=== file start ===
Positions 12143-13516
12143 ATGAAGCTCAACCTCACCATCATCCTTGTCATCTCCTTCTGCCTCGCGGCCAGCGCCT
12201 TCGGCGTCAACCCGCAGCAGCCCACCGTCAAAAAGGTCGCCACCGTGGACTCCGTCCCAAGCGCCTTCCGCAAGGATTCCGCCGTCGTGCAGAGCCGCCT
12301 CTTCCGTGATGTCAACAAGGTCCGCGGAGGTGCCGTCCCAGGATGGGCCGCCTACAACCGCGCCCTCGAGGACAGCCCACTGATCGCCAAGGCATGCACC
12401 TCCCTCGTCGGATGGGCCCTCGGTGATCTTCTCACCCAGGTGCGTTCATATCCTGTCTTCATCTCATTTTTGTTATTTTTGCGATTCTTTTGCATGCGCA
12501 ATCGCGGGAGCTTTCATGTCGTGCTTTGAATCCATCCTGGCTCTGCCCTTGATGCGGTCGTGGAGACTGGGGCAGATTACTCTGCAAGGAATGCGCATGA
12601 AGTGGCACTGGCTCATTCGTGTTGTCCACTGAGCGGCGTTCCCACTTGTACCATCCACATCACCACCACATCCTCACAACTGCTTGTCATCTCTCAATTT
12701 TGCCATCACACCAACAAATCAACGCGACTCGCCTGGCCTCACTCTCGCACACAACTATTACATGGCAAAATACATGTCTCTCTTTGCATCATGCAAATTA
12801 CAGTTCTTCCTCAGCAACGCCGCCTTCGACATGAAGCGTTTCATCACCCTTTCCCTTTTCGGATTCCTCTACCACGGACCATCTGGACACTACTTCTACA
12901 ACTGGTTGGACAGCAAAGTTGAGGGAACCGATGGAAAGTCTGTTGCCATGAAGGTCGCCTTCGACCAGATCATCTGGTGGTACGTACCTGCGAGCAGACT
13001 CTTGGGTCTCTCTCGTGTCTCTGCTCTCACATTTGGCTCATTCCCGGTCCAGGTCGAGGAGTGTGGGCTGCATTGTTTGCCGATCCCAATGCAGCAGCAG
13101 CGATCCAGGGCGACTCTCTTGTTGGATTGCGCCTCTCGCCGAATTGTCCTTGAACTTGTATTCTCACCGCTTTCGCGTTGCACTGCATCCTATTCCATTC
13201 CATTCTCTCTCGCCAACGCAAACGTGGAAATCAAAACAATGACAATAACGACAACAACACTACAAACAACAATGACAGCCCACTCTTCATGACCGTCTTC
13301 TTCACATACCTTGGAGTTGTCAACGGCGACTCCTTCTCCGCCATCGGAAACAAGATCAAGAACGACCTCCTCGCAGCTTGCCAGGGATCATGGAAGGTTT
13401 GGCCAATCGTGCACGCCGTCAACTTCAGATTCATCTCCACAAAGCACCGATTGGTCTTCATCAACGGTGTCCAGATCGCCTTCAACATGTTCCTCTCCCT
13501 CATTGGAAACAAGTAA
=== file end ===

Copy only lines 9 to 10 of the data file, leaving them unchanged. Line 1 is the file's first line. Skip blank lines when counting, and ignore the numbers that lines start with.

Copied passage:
12801 CAGTTCTTCCTCAGCAACGCCGCCTTCGACATGAAGCGTTTCATCACCCTTTCCCTTTTCGGATTCCTCTACCACGGACCATCTGGACACTACTTCTACA
12901 ACTGGTTGGACAGCAAAGTTGAGGGAACCGATGGAAAGTCTGTTGCCATGAAGGTCGCCTTCGACCAGATCATCTGGTGGTACGTACCTGCGAGCAGACT